240. Lost Dogs by Jeff Lemire

Lost Dogs by Jeff Lemire. Introduction by Timothy Callahan. (US) - (Canada)

Pages:  104
Ages: 18+
Finished: Sept. 2, 2012
First Published: 2005 (new edition:  Jul. 31, 2012)
Publisher: Top Shelf Productions
Genre: Canadian author, crime, historical fiction, graphic novel
Rating: 4/5

First sentence: "Papa! Papa! Papa!"

Publisher's Summary: "Long out of print, Jeff Lemire's Xeric-Award-winning LOST DOGS now returns in a newly remastered edition, soaked with blood and ink. This 104-page mythic yarn follows a family man who's larger than life... but even he may not be powerful enough to prevent the loss of everything he's ever known.

Bold, brutal, and emotionally raw, LOST DOGS represents an acclaimed storyteller's first professional work."

Acquired: Received an egalley from the publisher through NetGalley.

Reason for Reading: I had not yet read anything by Canadian artist Jeff Lemire and have wanted to for ages. This being his first book, and knowing it was a dark story prompted me to finally give him a go.

For a first time reader of Lemire I was fascinated with this short novel.  An incredibly dark story with a redemptive ending; the type of book I always find deeply satisfying.  This is Lemire's first book and it shows.  I was struck rather harshly for the first few pages at how raw the drawing was and how ugly the people were drawn, but I quickly grew accustomed to it and I do have to say that I am always attracted to this type of art done in inks.  The story gripped me; it is set in the past, during the days of horse & buggies.  The publisher's summary assumes Lemire is so popular we don't need a story summary but I do and did search around for one before I read it.  A giant of a man takes his wife and daughter to the city for the day and they wander into the wrong part as evening approaches to watch the ships.  They are attacked and his wife and daughter are killed.  The man eventually learns his wife is still alive and must make a deal with a man to use his size in return for the information on where his wife is being held.  The story just becomes darker and darker as it progresses until the very end, which though bittersweet, was redemptive and satisfying.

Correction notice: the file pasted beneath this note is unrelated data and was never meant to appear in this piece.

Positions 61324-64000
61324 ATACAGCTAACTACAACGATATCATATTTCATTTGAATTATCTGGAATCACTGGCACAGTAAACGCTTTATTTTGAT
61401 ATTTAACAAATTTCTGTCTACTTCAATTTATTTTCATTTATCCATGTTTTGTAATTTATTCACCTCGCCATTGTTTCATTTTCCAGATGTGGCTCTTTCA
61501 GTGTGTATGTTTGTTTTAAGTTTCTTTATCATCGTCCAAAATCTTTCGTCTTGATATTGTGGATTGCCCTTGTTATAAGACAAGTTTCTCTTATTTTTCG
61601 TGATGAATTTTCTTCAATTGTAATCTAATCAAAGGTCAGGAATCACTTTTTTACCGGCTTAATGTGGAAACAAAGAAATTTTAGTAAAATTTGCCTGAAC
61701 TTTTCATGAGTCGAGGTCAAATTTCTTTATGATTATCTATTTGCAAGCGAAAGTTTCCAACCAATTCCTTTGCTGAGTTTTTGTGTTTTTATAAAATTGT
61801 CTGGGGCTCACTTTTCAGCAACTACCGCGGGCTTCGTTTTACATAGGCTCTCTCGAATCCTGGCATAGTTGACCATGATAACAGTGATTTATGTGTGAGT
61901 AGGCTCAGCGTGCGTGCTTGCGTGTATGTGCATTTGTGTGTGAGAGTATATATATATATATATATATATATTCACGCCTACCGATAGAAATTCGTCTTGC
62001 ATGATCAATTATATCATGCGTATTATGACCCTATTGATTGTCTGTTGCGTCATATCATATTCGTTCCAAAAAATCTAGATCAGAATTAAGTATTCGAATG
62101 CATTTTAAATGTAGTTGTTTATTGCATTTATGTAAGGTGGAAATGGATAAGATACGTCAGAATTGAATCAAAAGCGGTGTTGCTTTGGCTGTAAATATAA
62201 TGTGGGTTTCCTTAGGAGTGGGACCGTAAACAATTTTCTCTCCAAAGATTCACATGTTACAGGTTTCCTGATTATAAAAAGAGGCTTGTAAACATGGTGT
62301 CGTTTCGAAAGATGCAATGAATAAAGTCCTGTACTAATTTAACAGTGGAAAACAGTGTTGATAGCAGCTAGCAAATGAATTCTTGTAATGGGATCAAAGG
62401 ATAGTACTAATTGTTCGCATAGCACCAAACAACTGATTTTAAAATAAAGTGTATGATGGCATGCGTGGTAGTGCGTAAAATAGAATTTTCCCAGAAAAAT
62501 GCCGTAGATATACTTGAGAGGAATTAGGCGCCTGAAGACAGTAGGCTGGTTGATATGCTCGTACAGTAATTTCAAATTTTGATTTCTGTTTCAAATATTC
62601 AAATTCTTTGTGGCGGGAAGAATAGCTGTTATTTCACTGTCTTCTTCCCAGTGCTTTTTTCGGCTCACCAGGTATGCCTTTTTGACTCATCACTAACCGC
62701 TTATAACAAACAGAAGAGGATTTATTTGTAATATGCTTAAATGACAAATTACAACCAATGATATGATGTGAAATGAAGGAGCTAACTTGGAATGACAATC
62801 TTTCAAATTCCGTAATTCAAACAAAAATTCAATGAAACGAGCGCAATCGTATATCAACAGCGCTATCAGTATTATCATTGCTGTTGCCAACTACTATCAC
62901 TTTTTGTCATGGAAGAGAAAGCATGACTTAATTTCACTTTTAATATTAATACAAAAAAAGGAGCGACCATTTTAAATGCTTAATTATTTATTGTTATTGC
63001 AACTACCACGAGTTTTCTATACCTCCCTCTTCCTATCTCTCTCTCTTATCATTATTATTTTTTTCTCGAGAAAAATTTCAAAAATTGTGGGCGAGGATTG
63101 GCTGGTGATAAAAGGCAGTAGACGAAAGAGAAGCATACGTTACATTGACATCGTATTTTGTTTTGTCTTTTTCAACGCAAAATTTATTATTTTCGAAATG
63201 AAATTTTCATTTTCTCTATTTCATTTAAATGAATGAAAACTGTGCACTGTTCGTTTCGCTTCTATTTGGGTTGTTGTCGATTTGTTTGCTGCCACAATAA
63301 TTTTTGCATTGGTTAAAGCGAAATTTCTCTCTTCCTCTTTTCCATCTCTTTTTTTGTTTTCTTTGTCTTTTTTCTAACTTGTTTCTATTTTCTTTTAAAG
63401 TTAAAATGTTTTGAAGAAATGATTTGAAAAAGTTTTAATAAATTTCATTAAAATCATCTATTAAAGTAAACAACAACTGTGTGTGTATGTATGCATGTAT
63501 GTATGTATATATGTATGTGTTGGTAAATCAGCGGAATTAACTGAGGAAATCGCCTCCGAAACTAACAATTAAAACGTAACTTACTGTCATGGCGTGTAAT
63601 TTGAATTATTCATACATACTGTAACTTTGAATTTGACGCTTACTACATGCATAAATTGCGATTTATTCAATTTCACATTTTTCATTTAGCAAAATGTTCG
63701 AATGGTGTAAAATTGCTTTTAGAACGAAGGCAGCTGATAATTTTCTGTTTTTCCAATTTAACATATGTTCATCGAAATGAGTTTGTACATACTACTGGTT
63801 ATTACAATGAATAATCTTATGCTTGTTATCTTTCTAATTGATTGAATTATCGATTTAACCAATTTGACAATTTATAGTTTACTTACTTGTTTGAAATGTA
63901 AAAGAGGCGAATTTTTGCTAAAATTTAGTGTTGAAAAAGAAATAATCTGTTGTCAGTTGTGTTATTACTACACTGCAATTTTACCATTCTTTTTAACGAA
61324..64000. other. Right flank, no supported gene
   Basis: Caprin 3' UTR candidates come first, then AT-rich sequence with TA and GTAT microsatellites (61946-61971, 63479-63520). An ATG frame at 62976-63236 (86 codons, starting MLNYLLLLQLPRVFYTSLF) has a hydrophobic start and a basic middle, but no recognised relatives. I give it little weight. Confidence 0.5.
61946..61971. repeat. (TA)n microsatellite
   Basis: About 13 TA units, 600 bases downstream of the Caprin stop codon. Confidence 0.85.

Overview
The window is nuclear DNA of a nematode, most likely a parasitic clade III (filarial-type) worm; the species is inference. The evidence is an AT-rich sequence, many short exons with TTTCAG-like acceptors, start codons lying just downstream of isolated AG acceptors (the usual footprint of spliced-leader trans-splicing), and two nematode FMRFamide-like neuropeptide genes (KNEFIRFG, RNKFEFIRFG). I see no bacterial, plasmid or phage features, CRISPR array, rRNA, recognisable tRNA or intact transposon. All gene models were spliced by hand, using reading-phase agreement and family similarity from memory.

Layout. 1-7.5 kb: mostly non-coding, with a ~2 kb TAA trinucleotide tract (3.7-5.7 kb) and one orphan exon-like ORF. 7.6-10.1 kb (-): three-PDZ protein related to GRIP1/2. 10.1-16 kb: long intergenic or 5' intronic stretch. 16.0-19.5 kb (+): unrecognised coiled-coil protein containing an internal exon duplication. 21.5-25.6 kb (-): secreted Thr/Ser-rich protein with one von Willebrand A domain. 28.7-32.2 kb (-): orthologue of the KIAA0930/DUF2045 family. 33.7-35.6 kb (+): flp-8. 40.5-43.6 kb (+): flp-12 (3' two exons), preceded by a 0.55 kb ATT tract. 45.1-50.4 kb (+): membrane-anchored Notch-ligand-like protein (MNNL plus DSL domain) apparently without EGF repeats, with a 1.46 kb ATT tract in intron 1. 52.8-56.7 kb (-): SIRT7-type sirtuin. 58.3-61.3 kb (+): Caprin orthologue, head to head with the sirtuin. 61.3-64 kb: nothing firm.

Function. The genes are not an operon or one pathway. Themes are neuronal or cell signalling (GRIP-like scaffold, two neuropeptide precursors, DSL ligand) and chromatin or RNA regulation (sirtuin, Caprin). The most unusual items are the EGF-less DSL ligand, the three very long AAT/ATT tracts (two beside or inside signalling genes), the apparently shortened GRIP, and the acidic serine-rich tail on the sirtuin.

Some would call this a "depressing" story, but my regular review readers will know I like depressing and very much enjoyed this story.  If this is Lemire at his worst (his fans seem to regard this as just ok) then I am truly interested in exploring his other works.  Since I've started at the beginning, perhaps I'll read him in chronological order.


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